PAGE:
Every intelligent person knows of the Gardener's Chronicle, so long edited by Dr. Lindley. Dr. L. was such a distinguished botanist and so thoroughly versed in the theory of horticulture, that it was barely thought possible that his place could be fully supplied. But the editorship fell to the joint work of Dr. Maxwell T. Masters, and Thomas Moore and the Chronicle, became another illustration of the fact that the world does not stand still when even the greatest leave it. Under the joint editorship of the gentleman named, the Gardener's Chronicle was never more valuable than it is to-day. But Mr. Moore has now passed his threescore, having been born at Stoke-next-Guilford in England on the 29th of May, 1821; needs some cutting off of labor, and so retires from this charge. He is still in the position occupied by the celebrated Miller, director of the Apothecaries Garden at Chelsea. Though the author of " Handbook of British Ferns," and other works, much that he has done is like the editing of the Gardener's Chronicle, work which does not tell before the world, though often greatly more useful than that which shows.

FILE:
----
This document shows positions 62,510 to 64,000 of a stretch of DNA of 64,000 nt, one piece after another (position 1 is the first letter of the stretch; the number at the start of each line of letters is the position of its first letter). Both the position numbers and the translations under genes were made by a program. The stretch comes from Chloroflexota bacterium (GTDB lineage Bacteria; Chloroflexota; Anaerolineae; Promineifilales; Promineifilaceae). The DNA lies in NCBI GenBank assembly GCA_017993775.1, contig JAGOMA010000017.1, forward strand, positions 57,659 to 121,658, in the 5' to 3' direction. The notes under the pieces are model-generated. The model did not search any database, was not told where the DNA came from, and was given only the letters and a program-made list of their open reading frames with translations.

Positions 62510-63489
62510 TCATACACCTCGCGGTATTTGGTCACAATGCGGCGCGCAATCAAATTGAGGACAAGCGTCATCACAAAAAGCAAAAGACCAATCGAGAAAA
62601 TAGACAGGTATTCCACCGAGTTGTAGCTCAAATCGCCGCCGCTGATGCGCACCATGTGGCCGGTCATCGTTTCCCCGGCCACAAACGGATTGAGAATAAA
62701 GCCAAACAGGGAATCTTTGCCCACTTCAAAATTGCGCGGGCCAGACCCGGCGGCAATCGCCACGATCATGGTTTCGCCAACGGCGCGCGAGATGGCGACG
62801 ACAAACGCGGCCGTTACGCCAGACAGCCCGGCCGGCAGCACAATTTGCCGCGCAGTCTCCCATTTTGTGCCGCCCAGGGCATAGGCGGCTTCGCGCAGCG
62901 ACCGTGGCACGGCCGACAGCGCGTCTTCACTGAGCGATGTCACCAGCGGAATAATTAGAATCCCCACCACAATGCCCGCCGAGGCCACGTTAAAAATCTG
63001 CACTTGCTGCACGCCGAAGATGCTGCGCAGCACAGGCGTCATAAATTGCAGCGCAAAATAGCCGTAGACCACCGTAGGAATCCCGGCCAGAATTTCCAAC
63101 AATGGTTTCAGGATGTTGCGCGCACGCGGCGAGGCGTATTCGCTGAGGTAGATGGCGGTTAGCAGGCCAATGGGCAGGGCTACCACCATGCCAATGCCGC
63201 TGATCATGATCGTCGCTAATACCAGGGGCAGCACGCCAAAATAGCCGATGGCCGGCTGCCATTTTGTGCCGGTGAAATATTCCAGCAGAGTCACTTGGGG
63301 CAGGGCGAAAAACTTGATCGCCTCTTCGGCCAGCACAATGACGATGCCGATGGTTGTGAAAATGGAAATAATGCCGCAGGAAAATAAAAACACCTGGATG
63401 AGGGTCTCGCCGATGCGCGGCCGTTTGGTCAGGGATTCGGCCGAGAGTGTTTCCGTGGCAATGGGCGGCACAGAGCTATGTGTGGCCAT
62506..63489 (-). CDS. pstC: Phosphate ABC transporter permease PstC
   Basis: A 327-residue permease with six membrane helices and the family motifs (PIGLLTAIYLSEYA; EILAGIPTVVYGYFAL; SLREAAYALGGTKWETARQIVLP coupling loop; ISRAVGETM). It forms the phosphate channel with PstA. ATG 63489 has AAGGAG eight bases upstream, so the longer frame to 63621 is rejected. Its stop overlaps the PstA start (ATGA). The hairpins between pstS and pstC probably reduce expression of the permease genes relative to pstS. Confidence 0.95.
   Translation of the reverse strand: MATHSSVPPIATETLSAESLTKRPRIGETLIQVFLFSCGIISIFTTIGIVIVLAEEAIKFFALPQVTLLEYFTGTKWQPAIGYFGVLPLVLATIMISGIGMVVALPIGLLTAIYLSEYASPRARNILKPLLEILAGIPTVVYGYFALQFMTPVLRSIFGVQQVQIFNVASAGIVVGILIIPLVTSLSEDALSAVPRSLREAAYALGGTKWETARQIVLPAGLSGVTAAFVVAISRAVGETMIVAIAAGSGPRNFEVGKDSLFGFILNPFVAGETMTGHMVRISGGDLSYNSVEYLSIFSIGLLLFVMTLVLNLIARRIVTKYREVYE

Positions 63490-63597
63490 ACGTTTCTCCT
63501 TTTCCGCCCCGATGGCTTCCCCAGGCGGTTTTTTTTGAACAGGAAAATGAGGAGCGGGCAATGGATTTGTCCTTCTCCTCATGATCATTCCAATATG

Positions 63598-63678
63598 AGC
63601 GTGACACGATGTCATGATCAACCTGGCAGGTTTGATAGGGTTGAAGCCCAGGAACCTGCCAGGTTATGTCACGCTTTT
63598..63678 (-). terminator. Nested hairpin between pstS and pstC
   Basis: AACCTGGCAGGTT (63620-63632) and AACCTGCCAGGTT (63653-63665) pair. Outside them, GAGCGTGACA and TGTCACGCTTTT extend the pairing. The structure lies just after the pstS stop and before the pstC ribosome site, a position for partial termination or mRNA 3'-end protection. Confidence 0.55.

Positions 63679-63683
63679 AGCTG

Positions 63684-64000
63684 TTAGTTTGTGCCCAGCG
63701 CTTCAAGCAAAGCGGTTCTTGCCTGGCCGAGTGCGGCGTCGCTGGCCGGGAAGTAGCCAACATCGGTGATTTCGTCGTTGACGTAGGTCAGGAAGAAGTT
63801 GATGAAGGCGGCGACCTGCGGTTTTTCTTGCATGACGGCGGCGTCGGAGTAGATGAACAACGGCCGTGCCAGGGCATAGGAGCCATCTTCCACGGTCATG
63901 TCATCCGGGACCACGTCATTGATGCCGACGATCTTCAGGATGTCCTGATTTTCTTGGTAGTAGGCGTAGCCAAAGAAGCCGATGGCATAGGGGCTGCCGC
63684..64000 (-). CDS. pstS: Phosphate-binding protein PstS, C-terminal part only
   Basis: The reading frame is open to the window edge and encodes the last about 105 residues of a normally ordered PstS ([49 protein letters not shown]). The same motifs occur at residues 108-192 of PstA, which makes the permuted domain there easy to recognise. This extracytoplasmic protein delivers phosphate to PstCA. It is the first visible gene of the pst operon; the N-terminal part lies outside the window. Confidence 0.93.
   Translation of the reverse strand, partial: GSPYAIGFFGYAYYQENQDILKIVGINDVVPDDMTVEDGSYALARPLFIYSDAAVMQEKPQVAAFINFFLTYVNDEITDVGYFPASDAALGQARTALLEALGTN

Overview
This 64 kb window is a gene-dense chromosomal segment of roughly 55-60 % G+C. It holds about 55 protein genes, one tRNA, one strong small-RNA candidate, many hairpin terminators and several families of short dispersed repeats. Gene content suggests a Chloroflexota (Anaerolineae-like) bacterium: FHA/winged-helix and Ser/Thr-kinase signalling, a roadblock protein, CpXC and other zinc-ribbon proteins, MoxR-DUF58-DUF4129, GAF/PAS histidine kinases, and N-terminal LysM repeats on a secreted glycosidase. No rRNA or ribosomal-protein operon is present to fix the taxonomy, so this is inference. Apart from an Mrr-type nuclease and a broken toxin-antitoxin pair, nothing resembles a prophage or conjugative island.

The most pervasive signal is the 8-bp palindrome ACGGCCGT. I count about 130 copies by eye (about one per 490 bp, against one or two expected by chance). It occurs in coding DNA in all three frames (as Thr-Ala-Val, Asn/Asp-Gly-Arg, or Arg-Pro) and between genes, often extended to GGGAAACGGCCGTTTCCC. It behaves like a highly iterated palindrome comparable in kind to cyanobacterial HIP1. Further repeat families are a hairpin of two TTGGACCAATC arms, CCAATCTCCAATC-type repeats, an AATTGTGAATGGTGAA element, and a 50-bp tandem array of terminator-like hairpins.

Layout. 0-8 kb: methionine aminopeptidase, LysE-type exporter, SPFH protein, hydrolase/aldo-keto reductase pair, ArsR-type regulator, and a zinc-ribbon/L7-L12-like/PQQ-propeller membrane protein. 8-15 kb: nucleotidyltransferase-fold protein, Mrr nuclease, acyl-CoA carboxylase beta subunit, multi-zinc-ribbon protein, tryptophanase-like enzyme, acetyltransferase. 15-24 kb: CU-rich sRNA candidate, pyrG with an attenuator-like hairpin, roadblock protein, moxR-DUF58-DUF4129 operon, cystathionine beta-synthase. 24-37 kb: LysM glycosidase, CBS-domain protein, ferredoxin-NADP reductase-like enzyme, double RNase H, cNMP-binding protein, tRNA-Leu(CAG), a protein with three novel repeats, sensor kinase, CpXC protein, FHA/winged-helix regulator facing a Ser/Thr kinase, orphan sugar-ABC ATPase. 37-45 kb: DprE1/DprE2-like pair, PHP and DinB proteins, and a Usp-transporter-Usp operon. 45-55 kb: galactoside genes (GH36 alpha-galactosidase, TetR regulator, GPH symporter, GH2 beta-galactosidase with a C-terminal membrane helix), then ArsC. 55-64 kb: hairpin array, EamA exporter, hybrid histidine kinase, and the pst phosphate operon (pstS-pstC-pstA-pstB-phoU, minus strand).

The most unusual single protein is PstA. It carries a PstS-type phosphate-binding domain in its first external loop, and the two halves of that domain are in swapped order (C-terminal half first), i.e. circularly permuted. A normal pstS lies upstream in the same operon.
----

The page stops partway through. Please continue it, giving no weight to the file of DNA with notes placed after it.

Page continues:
The standard reference book, "Treasury of Botany," is indebted for a good part of it to his pen, as also is the Botany and Horticulture of the Encyclopxdia Brittanica. Mr. Moore still continues to edit the Florist and Po-mologist, and in many ways less imperative though no less useful, his pen will continue its valuable work.

On his retirement from the Chronicle his many admirers presented him with a silver pitcher and a purse of $1,500.